Vino & Veritas: Pouring pinot down the drain

BY DUNCAN CHAISANGUANTHUM

Michael:

Today’s grape, pinot noir, holds a reputation among winemakers for its fickleness. Other grapes such as cabernet sauvignon, merlot and especially zinfandel, tend to produce consistent, reliably good wines. Pinot noir, on the other hand, can really vary from bottle to bottle and vintage to vintage. Personally, I have poured many bottles of pinot noir down the drain in my lifetime and, if you ever become a pinot devotee, so will you.

But do not let this detract you from buying and trying pinot noir. Great pinot noir can be exceptional. Wonderful ones I have enjoyed are highly drinkable, have seductive flavors like strawberry or raspberry, are often slightly sweet on the nose and mouth, and complement foods like game and duck marvelously. As a general rule, pinot noir tends to be lighter in color and body and less tannic than cabernet or merlot. Pinot noir also generally contains medium-to-high levels of acidity and similar levels of alcohol.

For the person initially trying pinot noir, I offer one piece of advice. Have a bottle of pinot noir the next time you are at a restaurant, particularly a French one. (If you are at a French restaurant, red Burgundy is wine made in the Burgundy region from the pinot noir grape. The French religiously classify wine by region and strictly condemn the practice of using anti-freeze in winemaking.) I make this point for two reasons. First, pinot noir goes exceptionally well with many different kinds of foods. I know one wine snob who believes that if you are ever at a dinner table and are selecting the bottle of wine to pair with everyone’s entree, your best bet is pinot noir. Secondly, the inconsistency in the quality of pinot noir should be controlled for somewhat by selecting a bottle that presumably has passed muster with the restaurateur.

1999 Givry 1er Cru Les Grand Prétons ($22): Speaking of wasting wine, we hope Duncan’s kitchen drain enjoyed this Burgundy more than we did. From initial whiff to finish, the wine was highly acidic and tart. Slightly tannic with hints of currant, leaves and sugar.

1999 Maya Sonoma Valley – Kunde Ranch Vineyard Pinot Noir ($20): This bottle was much more enjoyable. A musty nose of citrus and tangerine flavors. On the palette, there were hints of strawberries and oranges. Initially sweet but finished bitterly.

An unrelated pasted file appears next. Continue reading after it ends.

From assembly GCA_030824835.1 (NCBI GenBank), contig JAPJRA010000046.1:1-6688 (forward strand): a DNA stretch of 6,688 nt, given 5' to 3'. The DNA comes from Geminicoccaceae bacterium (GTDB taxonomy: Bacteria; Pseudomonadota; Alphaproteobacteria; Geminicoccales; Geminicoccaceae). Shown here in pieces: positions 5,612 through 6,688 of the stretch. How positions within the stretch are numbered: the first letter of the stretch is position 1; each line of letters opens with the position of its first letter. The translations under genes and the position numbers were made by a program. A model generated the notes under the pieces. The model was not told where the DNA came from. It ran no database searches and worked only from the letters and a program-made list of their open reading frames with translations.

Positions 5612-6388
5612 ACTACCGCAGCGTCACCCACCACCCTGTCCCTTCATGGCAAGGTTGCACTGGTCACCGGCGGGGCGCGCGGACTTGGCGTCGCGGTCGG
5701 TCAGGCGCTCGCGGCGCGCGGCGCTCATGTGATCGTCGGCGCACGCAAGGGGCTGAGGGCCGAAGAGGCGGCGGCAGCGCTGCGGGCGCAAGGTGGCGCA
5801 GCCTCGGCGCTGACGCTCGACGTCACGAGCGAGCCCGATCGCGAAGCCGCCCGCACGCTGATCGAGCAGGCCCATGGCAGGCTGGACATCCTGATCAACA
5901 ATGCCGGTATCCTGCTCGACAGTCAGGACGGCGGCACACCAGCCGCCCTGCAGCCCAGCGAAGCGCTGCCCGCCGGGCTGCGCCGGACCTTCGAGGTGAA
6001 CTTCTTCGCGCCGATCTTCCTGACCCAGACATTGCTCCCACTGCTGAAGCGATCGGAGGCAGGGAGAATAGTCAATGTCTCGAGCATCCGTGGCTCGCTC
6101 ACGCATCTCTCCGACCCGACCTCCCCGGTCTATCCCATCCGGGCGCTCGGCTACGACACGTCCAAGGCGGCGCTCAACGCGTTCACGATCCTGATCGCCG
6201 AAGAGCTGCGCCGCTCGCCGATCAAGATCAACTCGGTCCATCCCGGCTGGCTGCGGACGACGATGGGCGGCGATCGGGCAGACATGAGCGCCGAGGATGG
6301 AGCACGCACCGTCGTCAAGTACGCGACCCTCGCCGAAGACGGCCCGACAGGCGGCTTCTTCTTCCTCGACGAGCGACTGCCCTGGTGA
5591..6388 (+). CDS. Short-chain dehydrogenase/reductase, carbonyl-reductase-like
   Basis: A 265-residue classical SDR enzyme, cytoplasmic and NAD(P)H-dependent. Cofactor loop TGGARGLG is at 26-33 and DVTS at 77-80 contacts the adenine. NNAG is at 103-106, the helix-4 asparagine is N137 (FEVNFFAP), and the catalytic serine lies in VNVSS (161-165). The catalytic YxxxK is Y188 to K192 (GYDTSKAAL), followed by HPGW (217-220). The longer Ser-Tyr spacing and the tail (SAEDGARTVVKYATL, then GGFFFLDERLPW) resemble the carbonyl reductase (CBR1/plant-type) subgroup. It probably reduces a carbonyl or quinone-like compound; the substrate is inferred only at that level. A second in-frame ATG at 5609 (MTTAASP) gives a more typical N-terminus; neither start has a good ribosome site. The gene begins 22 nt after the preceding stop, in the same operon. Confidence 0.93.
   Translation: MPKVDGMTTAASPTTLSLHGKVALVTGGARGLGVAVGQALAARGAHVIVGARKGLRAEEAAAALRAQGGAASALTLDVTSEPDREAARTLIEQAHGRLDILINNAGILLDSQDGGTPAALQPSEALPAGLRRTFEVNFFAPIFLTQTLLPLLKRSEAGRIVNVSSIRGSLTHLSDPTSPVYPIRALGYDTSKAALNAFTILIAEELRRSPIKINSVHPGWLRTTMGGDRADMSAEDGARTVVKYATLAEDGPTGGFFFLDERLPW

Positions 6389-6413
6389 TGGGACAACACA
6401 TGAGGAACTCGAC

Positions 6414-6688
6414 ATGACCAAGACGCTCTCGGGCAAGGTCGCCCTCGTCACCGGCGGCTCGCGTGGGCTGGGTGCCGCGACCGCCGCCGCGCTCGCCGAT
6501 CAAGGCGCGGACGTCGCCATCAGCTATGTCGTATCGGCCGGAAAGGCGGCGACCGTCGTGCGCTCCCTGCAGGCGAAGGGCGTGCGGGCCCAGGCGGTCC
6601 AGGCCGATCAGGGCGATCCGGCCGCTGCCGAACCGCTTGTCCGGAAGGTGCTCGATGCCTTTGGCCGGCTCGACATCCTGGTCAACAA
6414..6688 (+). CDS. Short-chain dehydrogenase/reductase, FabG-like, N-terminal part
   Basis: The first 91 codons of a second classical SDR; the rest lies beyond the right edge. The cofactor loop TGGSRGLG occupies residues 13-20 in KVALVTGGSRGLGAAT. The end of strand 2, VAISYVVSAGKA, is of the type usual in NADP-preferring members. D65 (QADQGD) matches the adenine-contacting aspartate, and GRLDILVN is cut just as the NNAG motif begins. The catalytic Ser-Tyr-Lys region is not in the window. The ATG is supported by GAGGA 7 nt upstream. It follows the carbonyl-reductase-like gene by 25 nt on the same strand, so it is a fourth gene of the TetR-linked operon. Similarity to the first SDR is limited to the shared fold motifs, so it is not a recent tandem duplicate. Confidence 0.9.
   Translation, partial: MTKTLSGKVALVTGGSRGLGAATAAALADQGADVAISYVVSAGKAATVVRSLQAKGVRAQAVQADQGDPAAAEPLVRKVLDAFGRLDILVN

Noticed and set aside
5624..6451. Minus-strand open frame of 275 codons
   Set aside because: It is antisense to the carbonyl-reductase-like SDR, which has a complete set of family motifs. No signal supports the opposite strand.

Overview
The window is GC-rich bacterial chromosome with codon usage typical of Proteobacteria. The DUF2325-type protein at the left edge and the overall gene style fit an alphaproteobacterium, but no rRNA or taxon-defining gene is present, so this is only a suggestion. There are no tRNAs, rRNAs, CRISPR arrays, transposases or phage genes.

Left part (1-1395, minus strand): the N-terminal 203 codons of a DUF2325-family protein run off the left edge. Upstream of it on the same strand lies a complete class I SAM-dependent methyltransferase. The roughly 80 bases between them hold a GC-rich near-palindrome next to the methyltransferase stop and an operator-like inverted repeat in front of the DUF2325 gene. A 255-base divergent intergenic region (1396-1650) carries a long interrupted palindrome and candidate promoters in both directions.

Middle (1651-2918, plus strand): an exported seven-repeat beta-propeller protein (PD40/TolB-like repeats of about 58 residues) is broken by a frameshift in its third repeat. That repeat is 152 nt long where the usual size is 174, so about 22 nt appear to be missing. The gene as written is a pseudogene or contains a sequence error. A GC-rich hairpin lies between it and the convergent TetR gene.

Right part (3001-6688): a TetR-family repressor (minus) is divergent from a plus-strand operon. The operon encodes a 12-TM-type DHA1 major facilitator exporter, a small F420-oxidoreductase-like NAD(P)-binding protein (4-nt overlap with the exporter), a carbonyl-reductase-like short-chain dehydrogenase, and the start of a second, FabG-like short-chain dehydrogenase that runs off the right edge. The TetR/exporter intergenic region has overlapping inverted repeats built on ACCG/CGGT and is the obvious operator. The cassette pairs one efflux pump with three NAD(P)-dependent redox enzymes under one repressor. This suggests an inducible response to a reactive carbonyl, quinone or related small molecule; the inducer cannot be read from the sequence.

Both wines were purchased at Harvard Provision Co. (NOT with a fake I.D.)

Duncan:

Since Mike took the opportunity last column to harp on an expression, “quarter of (some time o’clock),” which makes sense to everyone but him (I love ya, Mike, but it’s true), I have decided to seize the day and kvetch about mispronounced and misused words that make my skin crawl.

First and foremost is the mispronunciation of “nuclear.” Let’s all say it together: “NOO-KLEE-UR.” When President Bush says “NOOK-YOU-LUR,” I want to put my foot right through the television. Look at the word. There is only one “u” in it. Please do not add another.

Second, and only somewhat less annoying, is the common mispronunciation of “coupon.” The proper pronunciation is “KOO-PON,” not the vulgar “KYOO-PON.” I can think of no instance in the English language wherein the letters “cou” are pronounced “KYOO.” An automobile with two doors is a “KOOP,” not a “KYOOP.” Anyone ever heard of a “KYOO d’état?”

Third, never say “irregardless.” Rather, use “regardless” or “irrespective,” synonyms and fine words both. When you add the prefix “ir-” to “regardless” I believe you undo what you mean to say. Merriam-Webster online, however, disagrees and assures me that “irregardless” is indeed a word and is synonymous with “regardless” – but still counsels strongly against its use. Regardless, drop “irregardless.”

Fourth and finally, please be wary of the ubiquitously misused and sloppy “I could care less.” If you mean to say, “I don’t give two good hoots about X,” then say, “I couldn’t care less.” That contracted little “not” makes all the difference. If you insist on employing “I could care less,” then you’d better damn well qualify (or quantify) it. For instance: “I could care less, I suppose, but only about the Green Party.” A winning example, to be sure, but for blessed economy’s sake, stick with “I couldn’t care less.”

Of course, as regards the subject matter of this column, you probably couldn’t. Touché!

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